Don’t wait for a disruption to rethink your vision and mission statements
Clear vision and mission statements are the building blocks of a sound enterprise strategy. Whether you’re a for-profit business, or not-for-profit association, it’s essential to hone these statements into critical guideposts for your organization, especially now in our increasingly dynamic and disruptive economy.
In brief, a vision statement describes the ideal future state of your organization, perhaps five or ten years out. It should be both aspirational and inspirational. Whereas a mission statement explains what your organization, and divisions and departments, do to support and fulfill the vision.
Together these statements reveal a great deal about your company to your stakeholders—customers, investors, employees and suppliers. Because these statements are so important and formative to your strategy, they are often extremely difficult to articulate and to build consensus on, as anyone who’s participated in a vision or mission workshop can rightly attest. However, the effort is well worth it, and those who invest the brainpower today in well-formed statements will have an easier time keeping all stakeholders aligned and driving toward common goals and the future. Once your guideposts are determined, every initiative can be validated by answering this question: How does this contribute to our vision and support our mission?
Don’t fear a rewrite.
There are many catalysts that prompt organizations to revisit their vision and mission statements; a merger or acquisition, a divestiture or more commonly a new CEO or executive leadership. In some cases, especially for larger, more established enterprises, it’s difficult for a new CEO to consider challenging the status quo. However, even when a new CEO sets the tone for their tenure with a new vision statement and mission, it’s much less common for them to see the need to adjust their own work midstream. But why not? What about when the market is signaling change?
Today’s organizations shouldn’t wait for one of these traditional catalysts to occur to think about the relevance of their vision and mission statements—both internally and externally—and how they are using them to communicate their unique position in the market. Yes, it’s great to have enduring statements, but making smart adjustments along the way is more important (and potentially less damaging).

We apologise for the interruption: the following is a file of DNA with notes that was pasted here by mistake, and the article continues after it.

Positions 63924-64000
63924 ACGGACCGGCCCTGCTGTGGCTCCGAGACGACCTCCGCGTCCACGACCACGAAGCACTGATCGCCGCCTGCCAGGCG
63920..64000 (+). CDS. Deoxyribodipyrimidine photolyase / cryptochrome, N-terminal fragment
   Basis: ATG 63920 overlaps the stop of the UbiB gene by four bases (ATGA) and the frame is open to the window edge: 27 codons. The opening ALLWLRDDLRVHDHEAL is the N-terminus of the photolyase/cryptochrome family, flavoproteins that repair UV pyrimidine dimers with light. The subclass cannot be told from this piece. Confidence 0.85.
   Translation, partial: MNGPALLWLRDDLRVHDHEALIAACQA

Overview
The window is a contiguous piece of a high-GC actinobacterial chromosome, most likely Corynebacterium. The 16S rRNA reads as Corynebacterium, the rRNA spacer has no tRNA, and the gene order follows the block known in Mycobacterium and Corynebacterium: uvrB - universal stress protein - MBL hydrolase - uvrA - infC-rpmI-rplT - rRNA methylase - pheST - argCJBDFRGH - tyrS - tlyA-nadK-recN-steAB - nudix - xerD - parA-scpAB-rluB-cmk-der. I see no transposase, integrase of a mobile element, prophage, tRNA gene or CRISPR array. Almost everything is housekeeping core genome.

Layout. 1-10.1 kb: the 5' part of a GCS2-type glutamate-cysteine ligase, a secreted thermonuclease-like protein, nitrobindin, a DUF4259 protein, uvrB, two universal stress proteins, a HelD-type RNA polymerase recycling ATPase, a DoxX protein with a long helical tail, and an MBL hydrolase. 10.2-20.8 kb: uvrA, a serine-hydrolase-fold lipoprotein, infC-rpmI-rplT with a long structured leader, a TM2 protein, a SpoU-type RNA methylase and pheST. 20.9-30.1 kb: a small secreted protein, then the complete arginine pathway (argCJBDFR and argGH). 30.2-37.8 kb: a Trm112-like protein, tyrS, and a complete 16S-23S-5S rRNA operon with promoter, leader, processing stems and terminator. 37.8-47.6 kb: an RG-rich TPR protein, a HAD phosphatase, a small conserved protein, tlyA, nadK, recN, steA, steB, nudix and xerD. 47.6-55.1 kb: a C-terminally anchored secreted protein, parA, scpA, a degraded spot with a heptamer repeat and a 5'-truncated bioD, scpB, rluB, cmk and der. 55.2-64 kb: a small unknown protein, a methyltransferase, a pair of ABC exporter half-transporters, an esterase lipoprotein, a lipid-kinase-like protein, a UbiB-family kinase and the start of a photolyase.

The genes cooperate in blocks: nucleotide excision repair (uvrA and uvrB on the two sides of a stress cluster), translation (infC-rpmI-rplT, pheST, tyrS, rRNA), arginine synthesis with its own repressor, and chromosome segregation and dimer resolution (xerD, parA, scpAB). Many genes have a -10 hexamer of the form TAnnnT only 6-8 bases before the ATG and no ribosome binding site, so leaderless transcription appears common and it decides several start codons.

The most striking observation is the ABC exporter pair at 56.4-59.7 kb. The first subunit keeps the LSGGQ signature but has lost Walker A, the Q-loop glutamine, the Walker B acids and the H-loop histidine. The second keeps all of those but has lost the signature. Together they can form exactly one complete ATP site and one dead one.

When is your vision and mission statement in need of more clarity?
Clarity and directional inconsistencies can be readily identified with some analysis by breaking down your statements into components, and comparing them to the market-driven forces, competitive landscape and opportunities your organization is responding to, pursuing or desires to pursue.
If your vision statement is void of reference to your customers, clients and the constituencies that enable you to grow, you’ll need to think about a more outside-in perspective. Yes, it’s a fantastic vision to aspire to be the biggest, and best (and most financially successful), but who is going to make that a reality? Customer-focused and value-driven statements tell employees and the market exactly who you are helping to succeed.
If your mission statement doesn’t reveal what you do—your products, services and/or methods—think it through again. Most mission statements succeed in capturing the core, unique qualities and deliverables that stakeholders can expect from the company or organization.
Examples of top firms in transition
Apple CEO Tim Cook saw the need to adjust the organization’s vision statement shortly after he took the helm. This may seem counterintuitive, as the natural inclination might be to “not touch a thing” following the extraordinary run and vision of Steve Jobs. However, in keeping with Apple’s culture of constantly disrupting itself to achieve innovation and growth, the new vision statement is drafted in a unique conversational tone, and reinforces the key attributes that are driving Apple to continued success.
General Electric recently updated its vision statement to create urgency around a digital future. Its corporate vision is now “to become the world’s premier digital industrial company, transforming industry with software-defined machines and solutions that are connected, responsive and predictive.” The injection of “digital,” “software-defined” and “predictive” send strong signals to employees and to the market of GE’s intent to transform in a dramatic way. It remains to be seen if GE is successful, but directionally its new vision statement is clear.
Amazon might consider modifying its current vision statement, “To be Earth’s most customer-centric company, where customers can find and discover anything they might want to buy online.” It seems spot on, until you consider Amazon’s recent forays into the brick and mortar retail marketplace are not reflected in the current statement.
Vision and mission frame your strategic plan
As you engage in any strategic planning process it’s important to consider the essential role strong vision and mission statements play in framing your strategy. Prior to engagements with clients, we recommend they share their vision and mission with us. Thoughtful adjustments to ensure your vision and mission statements are aligned with, and accurately reflect, your aspirations and goals will pay dividends by guiding a cohesive strategy, helping you develop and deliver products that contribute directly to goals and by improving enterprise-wide productivity and employee engagement.